The prevalence of febrile seizures in children is around 2% to 5% and in general they resolve completely and have excellent prognosis. They necessitate hospital admission so as to rule out other causes of seizures.
Aim of the study: To study the prevalence of febrile seizures in children in one month to six years of age.
Materials and methods: This was a prospective hospital based observational study in which children aged one month to six years, admitted for febrile seizures were studied. The patient demographics, prevalence of seizures, types of seizures and the likely source of infection was looked for.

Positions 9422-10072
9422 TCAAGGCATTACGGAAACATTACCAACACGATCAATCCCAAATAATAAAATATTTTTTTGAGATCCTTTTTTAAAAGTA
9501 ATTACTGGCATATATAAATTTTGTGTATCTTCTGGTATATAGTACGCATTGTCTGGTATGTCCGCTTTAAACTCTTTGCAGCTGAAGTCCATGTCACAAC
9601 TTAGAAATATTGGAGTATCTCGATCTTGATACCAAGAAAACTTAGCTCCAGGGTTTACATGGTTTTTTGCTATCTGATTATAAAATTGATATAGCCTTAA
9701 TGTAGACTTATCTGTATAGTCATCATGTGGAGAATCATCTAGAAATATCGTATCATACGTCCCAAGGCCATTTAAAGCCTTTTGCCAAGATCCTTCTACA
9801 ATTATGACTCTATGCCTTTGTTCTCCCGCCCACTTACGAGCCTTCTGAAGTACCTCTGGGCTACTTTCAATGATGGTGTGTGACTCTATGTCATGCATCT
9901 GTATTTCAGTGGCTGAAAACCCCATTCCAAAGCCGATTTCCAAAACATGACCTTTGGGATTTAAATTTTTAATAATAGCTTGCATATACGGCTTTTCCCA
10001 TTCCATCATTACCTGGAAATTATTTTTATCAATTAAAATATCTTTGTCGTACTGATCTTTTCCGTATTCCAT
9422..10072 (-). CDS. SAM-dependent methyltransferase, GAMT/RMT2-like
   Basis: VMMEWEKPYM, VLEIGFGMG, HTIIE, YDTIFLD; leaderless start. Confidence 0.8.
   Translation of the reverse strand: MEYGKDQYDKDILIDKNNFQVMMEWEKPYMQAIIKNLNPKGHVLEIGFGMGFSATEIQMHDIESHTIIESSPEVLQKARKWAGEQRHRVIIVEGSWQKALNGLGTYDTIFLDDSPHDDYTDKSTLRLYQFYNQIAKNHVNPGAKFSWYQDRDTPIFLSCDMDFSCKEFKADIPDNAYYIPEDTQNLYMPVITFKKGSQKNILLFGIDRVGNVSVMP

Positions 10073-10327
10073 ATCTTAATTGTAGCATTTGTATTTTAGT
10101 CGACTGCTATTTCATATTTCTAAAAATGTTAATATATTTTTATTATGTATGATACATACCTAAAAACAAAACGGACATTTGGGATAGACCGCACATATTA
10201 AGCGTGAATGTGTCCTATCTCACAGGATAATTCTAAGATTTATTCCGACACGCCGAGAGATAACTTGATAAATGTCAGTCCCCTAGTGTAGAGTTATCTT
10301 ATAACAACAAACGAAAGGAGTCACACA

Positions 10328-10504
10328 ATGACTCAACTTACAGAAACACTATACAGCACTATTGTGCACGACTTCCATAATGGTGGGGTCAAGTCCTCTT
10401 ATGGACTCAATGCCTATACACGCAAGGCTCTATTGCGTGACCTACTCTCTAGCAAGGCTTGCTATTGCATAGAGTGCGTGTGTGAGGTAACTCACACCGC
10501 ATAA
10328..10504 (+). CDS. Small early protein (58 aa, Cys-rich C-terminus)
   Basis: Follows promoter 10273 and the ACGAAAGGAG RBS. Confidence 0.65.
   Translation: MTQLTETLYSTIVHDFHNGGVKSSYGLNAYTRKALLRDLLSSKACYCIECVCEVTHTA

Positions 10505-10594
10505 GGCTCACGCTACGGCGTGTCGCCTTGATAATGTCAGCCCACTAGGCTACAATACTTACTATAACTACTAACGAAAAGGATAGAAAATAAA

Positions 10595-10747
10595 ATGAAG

Results: There were a total of 62 patients in the specified age group. The male to female ratio was 1.5:1. Most number of the cases (50%) were seen in the 1 month to 2 years of age group. Typical febrile seizures (66.1%) were common than the atypical ones (33.8%). History of recurrent seizure was present in 11 (17.7%) cases. Febrile seizures were most common (33.8%) in the cases admitted for upper respiratory tract infections.
Conclusion: Simple febrile seizure is a common self-limiting disorder in young children and often has spontaneous resolution. It may recur in a few cases. Patient admission to rule out other causes of seizures, creating awareness in parents and counselling for regular follow up are important.